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Integrated Site Selection Process to Sustain LOTT's Groundwater Recharge Program
Author: Chris Cleveland, Kim Murillo; Charles Ellingson (Pacific Groundwater Group, Seattle); Joel Massmann (Keta Waters, Mercer Island)
Date: 9/107
From WateReuse Conference, Sept. 2007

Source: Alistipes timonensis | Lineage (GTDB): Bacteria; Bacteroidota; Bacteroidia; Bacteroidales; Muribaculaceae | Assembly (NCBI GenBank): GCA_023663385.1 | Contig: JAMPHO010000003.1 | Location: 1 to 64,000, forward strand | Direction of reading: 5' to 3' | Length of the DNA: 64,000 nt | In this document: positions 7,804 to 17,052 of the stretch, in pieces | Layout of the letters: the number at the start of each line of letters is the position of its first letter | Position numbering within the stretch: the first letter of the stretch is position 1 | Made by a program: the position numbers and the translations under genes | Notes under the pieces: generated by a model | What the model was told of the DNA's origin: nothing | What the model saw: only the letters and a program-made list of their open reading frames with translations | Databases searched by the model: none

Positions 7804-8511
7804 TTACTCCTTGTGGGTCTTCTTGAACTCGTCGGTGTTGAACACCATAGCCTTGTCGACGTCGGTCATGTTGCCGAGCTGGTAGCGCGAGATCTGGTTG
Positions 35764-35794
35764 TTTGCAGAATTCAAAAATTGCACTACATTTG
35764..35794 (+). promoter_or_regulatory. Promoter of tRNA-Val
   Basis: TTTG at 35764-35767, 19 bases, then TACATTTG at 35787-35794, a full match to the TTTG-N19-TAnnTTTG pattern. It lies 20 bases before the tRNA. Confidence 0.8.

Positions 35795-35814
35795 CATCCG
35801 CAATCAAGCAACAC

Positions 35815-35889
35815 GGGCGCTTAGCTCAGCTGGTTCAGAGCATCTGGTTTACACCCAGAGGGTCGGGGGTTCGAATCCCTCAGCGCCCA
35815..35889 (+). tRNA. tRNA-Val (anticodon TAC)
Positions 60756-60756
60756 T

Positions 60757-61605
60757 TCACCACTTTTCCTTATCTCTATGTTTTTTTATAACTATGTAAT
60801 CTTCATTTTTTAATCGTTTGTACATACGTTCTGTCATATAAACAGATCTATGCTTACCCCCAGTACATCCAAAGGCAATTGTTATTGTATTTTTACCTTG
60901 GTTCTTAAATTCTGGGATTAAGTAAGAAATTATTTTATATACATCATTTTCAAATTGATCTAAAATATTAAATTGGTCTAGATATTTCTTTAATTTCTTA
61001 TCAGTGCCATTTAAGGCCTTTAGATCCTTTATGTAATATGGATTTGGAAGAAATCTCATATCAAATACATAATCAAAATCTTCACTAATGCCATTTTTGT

Groundwater recharge is an essential part of the LOTT Alliance (LOTT) Wastewater Resource Management Plan (Plan) for providing wastewater management services for the North Thurston County Growth Management Area. One of the primary objectives of the program is to recycle 100 percent of new wastewater demand by incrementally adding groundwater recharge capacity with service area growth. In lieu of a surface water discharge, groundwater recharge provides the failsafe discharge capacity necessary for LOTT to sustain service. The Plan focuses on a product-based approach to identify: Where the water can be most beneficially used, What water quality is required, and What is the best delivery mechanism. Based on level of service goals and adopted public values, LOTT treats wastewater to Washington State Class A standards (equivalent to CA Title 22) prior to groundwater recharge using surface infiltration basins. To maximize the return on existing assets and minimize costs, the service area is managed to balance the supply (wastewater generation) and demand (groundwater recharge capacity / reuse) with key diversion points in the wastewater collection system. The program begins with developing facilities and operating practices around proven ability to beneficially recycle the water (groundwater recharge). This requires an understanding of how much water can be applied, describing where recharged water goes and how quickly, and determining potential impacts to water supplies in terms of water quality, quantity (flooding), and environmental / public health. Identifying candidate sites is an involved process and includes pilot testing, computer simulation and site development to understand the disposition of the recharged water. To minimize financial and program risk, we have developed a structured process to assure the groundwater recharge program is most successful. LOTT currently has procured two locations, one fully operating facility, and has several others in varying stages of this procurement process. To meet their buildout condition, LOTT anticipates groundwater recharge capacity of approximately 24 million gallons per day (MGD) (90.8ML/d) will be required; currently capacity is 8 MGD (30.3 ML/d). This paper describes the process and activities undertaken by LOTT to identify, select, procure, and implement groundwater recharge facilities integrated with their environmental documentation, while minimizing risk and controlling long-term costs in accordance with their Wastewater Resource Management Program. The objective is to gather information in a measured fashion to ascertain the risk and benefits for each site as additional investments are made. The Plan includes a combination of conservation, Plant process improvements, and the acquisition of groundwater recharge sites. A Business Case Evaluation (BCE) is being used to determine the most effective options as the plan is implemented.